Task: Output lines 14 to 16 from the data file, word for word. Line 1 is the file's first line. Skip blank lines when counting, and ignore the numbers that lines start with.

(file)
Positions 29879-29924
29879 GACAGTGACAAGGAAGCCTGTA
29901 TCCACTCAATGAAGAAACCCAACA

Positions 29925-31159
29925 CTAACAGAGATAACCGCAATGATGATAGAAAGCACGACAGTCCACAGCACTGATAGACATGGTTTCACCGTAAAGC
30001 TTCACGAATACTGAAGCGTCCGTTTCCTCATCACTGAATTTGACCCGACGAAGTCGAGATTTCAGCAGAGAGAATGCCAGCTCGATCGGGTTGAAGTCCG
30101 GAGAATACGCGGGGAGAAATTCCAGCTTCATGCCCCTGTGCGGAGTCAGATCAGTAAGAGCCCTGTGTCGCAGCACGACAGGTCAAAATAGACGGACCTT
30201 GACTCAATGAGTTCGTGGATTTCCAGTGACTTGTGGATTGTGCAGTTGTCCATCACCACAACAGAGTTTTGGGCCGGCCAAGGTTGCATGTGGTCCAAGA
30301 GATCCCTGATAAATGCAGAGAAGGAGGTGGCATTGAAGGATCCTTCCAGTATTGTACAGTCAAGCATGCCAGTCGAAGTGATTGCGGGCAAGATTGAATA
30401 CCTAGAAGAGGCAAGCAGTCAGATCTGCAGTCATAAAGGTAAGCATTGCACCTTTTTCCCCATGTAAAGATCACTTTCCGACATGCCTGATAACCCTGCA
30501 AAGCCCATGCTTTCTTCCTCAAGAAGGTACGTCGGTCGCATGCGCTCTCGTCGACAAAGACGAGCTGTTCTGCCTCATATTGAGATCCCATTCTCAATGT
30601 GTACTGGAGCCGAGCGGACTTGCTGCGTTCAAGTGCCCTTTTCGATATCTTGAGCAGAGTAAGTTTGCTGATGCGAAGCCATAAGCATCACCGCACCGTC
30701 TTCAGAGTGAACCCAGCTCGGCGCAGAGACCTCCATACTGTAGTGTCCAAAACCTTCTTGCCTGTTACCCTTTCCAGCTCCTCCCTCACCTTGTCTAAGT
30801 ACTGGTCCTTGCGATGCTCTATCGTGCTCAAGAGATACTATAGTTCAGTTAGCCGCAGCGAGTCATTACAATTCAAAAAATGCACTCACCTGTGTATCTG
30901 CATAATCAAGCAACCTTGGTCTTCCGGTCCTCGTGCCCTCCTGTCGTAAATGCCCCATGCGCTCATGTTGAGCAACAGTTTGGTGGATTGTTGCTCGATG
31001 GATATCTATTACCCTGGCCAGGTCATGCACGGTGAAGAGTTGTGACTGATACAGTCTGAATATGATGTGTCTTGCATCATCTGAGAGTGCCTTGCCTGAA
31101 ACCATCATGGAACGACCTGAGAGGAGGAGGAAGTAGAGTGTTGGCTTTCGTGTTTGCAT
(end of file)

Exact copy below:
30801 ACTGGTCCTTGCGATGCTCTATCGTGCTCAAGAGATACTATAGTTCAGTTAGCCGCAGCGAGTCATTACAATTCAAAAAATGCACTCACCTGTGTATCTG
30901 CATAATCAAGCAACCTTGGTCTTCCGGTCCTCGTGCCCTCCTGTCGTAAATGCCCCATGCGCTCATGTTGAGCAACAGTTTGGTGGATTGTTGCTCGATG
31001 GATATCTATTACCCTGGCCAGGTCATGCACGGTGAAGAGTTGTGACTGATACAGTCTGAATATGATGTGTCTTGCATCATCTGAGAGTGCCTTGCCTGAA